Hundreds of people in the poor Romanian town of Dragasani have grown rich by conning eBay online auction customers with deals that seem too good to be true — and often are.

The scammers have even put the new town hall up for sale on eBay, the mayor admitted last week.

"I mean, who would want it?" he asked.

• Click here to visit FOXNews.com's Cybersecurity Center.

Despite growing concern about online frauds, the European Union has poured $300,000 into computer training courses in Dragasani over the past three years in "special recognition" of its information-technology skills.

"I heard about another offer on eBay selling a MiG fighter jet. There was a photo and a very good price as the customer was only being asked to pay for the fuel to fly it. One guy paid $2,000!" the mayor, Gheorghe Iordache, exclaimed.

"The victims are mainly Americans because they are on the Internet most often and they're naive," he added. "I've heard about local guys who have suddenly bought apartments in Bucharest, Germany, Holland, but haven't a job. Others have BMWs, Mercedes, Porsches and they don't work. So where do they get the money from?"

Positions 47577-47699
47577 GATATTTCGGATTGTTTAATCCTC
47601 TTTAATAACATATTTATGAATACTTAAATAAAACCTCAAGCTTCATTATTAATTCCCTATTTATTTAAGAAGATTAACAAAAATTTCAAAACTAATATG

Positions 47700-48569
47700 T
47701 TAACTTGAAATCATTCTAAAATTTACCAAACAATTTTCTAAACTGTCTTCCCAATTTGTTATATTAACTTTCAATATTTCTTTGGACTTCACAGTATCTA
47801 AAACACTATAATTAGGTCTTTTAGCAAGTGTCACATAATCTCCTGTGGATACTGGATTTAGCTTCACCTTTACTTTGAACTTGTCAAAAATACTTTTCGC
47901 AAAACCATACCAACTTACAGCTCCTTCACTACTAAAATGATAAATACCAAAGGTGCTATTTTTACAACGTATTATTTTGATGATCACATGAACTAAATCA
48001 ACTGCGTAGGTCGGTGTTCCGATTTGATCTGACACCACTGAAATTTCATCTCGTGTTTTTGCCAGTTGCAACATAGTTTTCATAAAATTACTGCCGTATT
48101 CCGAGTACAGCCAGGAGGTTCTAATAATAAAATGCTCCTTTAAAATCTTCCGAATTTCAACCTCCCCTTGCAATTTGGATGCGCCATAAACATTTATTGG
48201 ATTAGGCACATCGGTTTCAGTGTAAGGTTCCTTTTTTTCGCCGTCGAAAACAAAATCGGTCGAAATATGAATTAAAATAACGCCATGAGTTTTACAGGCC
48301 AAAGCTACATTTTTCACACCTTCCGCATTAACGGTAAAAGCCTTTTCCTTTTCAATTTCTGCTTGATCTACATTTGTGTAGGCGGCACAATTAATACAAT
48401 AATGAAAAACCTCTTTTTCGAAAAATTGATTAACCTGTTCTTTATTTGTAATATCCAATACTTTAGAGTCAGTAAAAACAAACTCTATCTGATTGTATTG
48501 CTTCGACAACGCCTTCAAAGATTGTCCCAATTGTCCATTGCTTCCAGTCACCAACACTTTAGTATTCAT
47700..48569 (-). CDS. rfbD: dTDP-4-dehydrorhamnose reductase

With few local jobs available in this industrial town in Romania's Valcea wine-growing region, defrauding eBay customers has became a popular career path for many of Dragasani's young people.

A classic scam is the "second chance auction," in which fraudsters contact an eBay user who has just missed out on an item, offering them another chance to buy it outside eBay rules. The scammers persuade their victims to purchase the fictitious items using payment methods that do not allow them to recover the money.

Other frauds include hacking into eBay accounts and stealing an identity to make fake offers. Local police say thousands of victims have been defrauded by the scammers. The biggest case involved the sum of $300,000.

Mihai Popescu, 29, is serving a three-year jail sentence for his link to one such scam. He was lured into online fraud when he was unemployed.

Last week his parents protested that he had been made a scapegoat after playing a minor role in the crime, in which his identity card was used to pick up a cash payment from a victim.

"He is only 5 percent guilty. He doesn't even speak English," said his father Stefan.

According to Virgil Spiridon, chief of the national cyber-crime unit, there were 752 arrests and 84 convictions last year, many of them in cases where Romanians posed as Britons.

A spokesman for eBay said it had "invested millions" in fighting fraud in Romania.